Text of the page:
Autism:12 pieces of advice for parents of a newly diagnosed child.

By the time my son Matthew was given the official diagnosis of autism at age 5, I already knew. This was almost 22 years ago, and I had only heard the “A” word to describe what Matthew probably wasn’t. Back then, autism was not nearly as prevalent as it is today, and it seemed that nobody wanted to be the messenger. Once the diagnosis was confirmed, it was up to me to figure out who to turn to for help.


Matthew around diagnosis time…

What a difference TWO decades make. Specialists are able to detect the symptoms of autism earlier and earlier, and while it is never the diagnosis that parents want to hear, there are so many resources available now from the very beginning.  Here is list of 11 crucial things to help you get started:

1) Allow yourself time to grieve. Don’t let anyone rain on your denial phase. I found that stage to be one of my most productive.

2) Susan Woolner, mother of three boys including twins with autism(I always listen to a mother of twins with autism) recommends Autism Speaks 100 day kit, and the Asperger Syndrome and High Functioning Autism Tool Kit-both were created specifically for newly diagnosed families to make the best possible use of the 100 days following their child’s diagnosis of autism or AS/HFA.I wholeheartedly agree. Autism Speaks has one of the best resource guides ever.I’m also very impressed with, a social network for parents of children with autism that has partnered with Autism Speaks. The Autism Society of America’s resource guide is also excellent. But one my most recommended resource guides comes from The Thinking Person’s Guide to Autism.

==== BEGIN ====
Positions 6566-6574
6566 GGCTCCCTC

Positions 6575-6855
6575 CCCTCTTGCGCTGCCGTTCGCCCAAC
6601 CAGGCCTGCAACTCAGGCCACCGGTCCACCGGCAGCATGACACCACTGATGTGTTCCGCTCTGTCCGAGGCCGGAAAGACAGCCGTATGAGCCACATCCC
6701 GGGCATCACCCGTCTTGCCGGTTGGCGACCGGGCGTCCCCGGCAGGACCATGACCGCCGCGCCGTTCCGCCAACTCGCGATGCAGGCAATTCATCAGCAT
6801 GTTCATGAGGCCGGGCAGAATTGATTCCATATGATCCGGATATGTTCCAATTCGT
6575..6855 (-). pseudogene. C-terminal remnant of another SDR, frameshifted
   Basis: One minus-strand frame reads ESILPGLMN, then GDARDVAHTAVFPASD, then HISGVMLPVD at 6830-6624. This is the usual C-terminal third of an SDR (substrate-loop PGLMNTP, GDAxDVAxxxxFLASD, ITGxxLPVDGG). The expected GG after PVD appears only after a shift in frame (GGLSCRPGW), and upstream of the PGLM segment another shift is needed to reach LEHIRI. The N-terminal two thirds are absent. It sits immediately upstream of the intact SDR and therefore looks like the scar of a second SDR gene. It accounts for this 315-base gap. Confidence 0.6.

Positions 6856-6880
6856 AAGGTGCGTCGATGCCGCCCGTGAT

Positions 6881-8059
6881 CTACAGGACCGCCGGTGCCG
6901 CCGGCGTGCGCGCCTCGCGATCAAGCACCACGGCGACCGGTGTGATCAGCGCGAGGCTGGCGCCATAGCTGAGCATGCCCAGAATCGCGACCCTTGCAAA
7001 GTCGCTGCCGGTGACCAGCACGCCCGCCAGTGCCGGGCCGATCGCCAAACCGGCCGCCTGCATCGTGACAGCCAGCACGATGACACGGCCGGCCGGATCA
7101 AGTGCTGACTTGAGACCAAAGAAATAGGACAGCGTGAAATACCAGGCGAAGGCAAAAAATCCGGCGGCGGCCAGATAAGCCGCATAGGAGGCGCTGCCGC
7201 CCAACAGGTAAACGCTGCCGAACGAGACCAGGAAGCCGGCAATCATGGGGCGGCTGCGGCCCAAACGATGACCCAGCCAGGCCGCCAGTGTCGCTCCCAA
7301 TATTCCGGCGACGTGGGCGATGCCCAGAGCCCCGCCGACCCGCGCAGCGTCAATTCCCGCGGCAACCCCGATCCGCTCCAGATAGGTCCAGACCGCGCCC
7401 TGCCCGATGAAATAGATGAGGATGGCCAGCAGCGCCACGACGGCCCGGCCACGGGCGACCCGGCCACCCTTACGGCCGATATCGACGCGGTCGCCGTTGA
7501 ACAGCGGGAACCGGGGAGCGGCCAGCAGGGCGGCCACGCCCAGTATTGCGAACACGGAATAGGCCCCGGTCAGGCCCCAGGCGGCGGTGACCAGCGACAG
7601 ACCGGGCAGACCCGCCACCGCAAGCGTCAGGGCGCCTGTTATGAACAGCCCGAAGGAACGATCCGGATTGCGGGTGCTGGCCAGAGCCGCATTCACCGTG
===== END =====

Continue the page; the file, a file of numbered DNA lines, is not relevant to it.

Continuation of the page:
Speaking of THE THINKING PERSON’S GUIDE TO AUTISM, spend some time with their blog, and check out their book. There you will find great info from smart people just like you that you can trust.

3) Meet other parents and build community with them. Also, seek out parents who are “veterans” in the ASD journey. The benefits of being with other people who “get it” cannot be explained in words.

4) Educate yourself on your state law and school district policies. You are the best advocate for your child. Remember that they are children first and that they just happen to have autism.

5) Don’t blame yourself or your spouse.

Me and my spouse. I don't really blame him...

Me and my spouse. I don’t really blame him…

6) Pick your battles. You already know that by now.

7) I am not an organized person, but I have learned that the best thing is to have some kind of a schedule each day so that your child knows what to expect. I am also not a tidy person, but have learned that clearing the clutter in the house helps. Think about how calm you feel when you walk into a staged home.


Not what my house looks like

Not what my house looks like

8) The internet can make you crazy! You will find a lot of support, but you can also find a lot of false promises.

9) Pray for patience. Patience helps a lot.

10) Even though you will occasionally feel like you’re losing your mind, do your best to keep your sense of humor. Autism itself is not funny but it DOES create some situations that are.

11) Don’t forget the other siblings. Move heaven and earth to give them the love and attention that they need.



12)”No matter the level of his or her challenges,” says’s Lindsey Nebeker, a pianist/songwriter and autism advocate who herself is on the autism spectrum, “your child has a place in this world. Your child has a voice.”

I am open to more pointers if you would like to share some.

One more thing. Need to vent? Want some help? Contact me here and I will do my best to help.

Read the first three chapters of Laura’s book here.

You will be hooked.

(don’t you love it when people talk about themselves in third person?)


About the author

Laura Shumaker is a nationally recognized writer, autism and disabilities advocate. Her essays have appeared in many places, including the New York Times, CNN, NPR, and in a popular autism and disabilities blog for The San Francisco Chronicle. She’s the mother of three terrific sons, and her oldest son, Matthew, is the subject of her book A Regular Guy: Growing Up with Autism.


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